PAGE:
Weed biology is the study of the establishment, growth, reproduction, and life cycles of weed species and weed societies/vegetation. Weed biology is an integrated science with the aim of minimizing the negative effects, as well as using and developing the positive effects, of weeds.
Life Cycle - Based on life cycle weeds are classified as annuals, biennials or perennials.
Annuals complete their life cycle from seed in less than one year. There are two types: summer and winter annuals. Summer annuals germinate in the spring, mature, produce flowers and seeds and die before fall. Winter annuals germinate in the fall, overwinter in a seedling or rosette stage, mature, produce flowers and seeds, and die in the spring or early summer. Because of the seedling stage, annual weeds are generally easy to control. There are usually few annual weeds present in lowbush blueberry fields.
Biennials generally complete their life cycle over two years. The first year the seeds germinate and form a basal cluster of leaves and a tap root. The plant overwinters in this stage. During the second year the weed produces a flower stalk, sets seed and dies. Examples of biennial weed are evening primrose and wild carrot.

Evening primerose

Wild carrot


Perennial weeds live for more than two years. These weeds are the most common in blueberry fields and generally the most difficult to control. Perennial weeds may reproduce primarily by seed (daisy); by both seed and roots (sheep sorrel); or primarily be vegetative means (bunchberry). Many perennial weeds grow in the same manner as the blueberry plant. Therefore, many of the production practices that promote blueberry growth (e.g. pruning) also promote growth of these weeds. Perennials which are low growing and spread vegetatively by interconnected underground root systems are the most difficult to control. Perennial weeds growing above the blueberries may be controlled by wiping or spot treatments with registered herbicides. Perennial weeds include both woody and herbaceous species.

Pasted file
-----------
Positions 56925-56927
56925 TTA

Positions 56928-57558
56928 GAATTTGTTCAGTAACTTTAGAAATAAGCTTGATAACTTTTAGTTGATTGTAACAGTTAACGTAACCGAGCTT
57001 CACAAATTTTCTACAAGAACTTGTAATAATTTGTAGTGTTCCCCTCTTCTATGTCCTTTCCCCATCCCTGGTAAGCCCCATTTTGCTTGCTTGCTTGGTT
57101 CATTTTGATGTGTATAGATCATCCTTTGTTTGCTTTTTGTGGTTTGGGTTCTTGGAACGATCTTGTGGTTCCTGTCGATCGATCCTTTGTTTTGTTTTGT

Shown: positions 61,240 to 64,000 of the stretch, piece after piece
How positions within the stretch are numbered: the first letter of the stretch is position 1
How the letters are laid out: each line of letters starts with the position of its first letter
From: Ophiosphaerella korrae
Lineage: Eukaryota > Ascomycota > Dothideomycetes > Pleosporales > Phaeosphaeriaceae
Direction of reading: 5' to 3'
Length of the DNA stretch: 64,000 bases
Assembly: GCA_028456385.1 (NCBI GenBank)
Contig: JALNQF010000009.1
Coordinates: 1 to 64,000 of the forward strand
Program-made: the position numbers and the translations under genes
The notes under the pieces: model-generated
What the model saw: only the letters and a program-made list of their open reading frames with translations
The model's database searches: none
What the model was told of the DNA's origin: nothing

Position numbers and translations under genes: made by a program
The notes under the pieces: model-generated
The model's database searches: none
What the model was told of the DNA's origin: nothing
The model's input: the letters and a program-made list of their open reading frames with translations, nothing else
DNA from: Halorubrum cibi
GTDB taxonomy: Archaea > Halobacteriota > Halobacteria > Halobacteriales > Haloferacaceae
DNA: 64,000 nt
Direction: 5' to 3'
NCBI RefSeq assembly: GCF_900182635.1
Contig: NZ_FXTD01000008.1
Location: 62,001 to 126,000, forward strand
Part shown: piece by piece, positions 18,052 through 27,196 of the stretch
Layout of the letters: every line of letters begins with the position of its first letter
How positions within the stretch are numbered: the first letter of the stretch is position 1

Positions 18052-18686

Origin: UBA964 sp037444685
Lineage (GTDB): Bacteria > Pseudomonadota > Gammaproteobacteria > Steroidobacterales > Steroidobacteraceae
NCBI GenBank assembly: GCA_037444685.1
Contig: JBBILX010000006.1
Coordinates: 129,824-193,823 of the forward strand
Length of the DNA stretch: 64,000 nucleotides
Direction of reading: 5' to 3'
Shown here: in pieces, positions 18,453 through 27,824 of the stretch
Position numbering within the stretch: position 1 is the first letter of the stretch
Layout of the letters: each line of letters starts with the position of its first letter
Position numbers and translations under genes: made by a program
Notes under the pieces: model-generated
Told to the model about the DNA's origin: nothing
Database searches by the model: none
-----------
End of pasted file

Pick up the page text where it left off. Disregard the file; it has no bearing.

Growth Characters
            Based on growth characters weeds are classified as grasses, broadleaf weeds, ferns and herbaceous or woody weeds.
Broadleaf weeds are annual, biennial or perennial plants which generally have two leaves (cotyledons) emerging upon germination. The leaves normally have a branching network of veins and the flowers have distinct petals.
Grasses, Sedges and Rushes
Grasses can be annual or perennial plants. They generally have narrow, upright, parallel-veined leaves. Grasses have jointed stems, usually hollow at the internodes and are circular in cross section.
Sedges are a large group of perennial (rarely annual) grass-like plants which are common in wet, poorly drained soils. Sedge stems are triangular in cross section, solid, and not jointed.
Rushes are annual or perennial plants similar in appearance to sedges with grass-like tufted leaves common at the plant base. Rush stems are hollow, circular in cross section, and not jointed. Like the sedge, this plant is also common in wet areas or poorly drained soil, but is also found in woodland and open field
Ferns are primitive perennial plants that do not produce flowers and seeds. Ferns consist of a leaf or frond, a stalk and an expanded blade which may then be further subdivided several times. Ferns spread by long creeping rhizomes and/or by spores.